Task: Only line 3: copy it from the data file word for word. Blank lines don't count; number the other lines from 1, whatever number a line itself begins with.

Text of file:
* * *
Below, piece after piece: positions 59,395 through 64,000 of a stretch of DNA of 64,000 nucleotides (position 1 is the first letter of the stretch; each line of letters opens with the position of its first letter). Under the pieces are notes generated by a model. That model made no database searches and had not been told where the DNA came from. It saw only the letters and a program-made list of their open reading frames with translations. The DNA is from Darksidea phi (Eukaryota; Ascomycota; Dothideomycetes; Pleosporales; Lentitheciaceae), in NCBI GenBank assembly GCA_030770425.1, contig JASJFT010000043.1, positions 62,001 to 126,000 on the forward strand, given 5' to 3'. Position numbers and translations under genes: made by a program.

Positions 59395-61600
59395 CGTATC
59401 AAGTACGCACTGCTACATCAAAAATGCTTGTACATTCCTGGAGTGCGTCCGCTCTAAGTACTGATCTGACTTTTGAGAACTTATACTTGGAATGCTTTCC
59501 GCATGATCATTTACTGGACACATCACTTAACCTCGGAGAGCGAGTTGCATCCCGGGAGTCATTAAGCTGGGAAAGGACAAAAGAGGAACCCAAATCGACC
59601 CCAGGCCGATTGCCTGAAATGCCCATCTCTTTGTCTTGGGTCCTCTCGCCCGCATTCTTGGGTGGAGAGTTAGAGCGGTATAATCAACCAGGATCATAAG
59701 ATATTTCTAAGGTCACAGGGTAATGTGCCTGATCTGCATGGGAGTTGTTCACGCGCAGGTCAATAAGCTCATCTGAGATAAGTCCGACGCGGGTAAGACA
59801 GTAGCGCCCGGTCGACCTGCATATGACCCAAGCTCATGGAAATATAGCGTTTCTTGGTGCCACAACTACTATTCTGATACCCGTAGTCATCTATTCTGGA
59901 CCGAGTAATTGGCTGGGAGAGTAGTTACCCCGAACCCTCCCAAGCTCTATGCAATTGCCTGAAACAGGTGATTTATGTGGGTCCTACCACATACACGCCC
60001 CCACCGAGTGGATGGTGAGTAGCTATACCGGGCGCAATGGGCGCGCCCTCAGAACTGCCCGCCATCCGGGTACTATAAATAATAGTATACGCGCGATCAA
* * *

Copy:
59395 CGTATC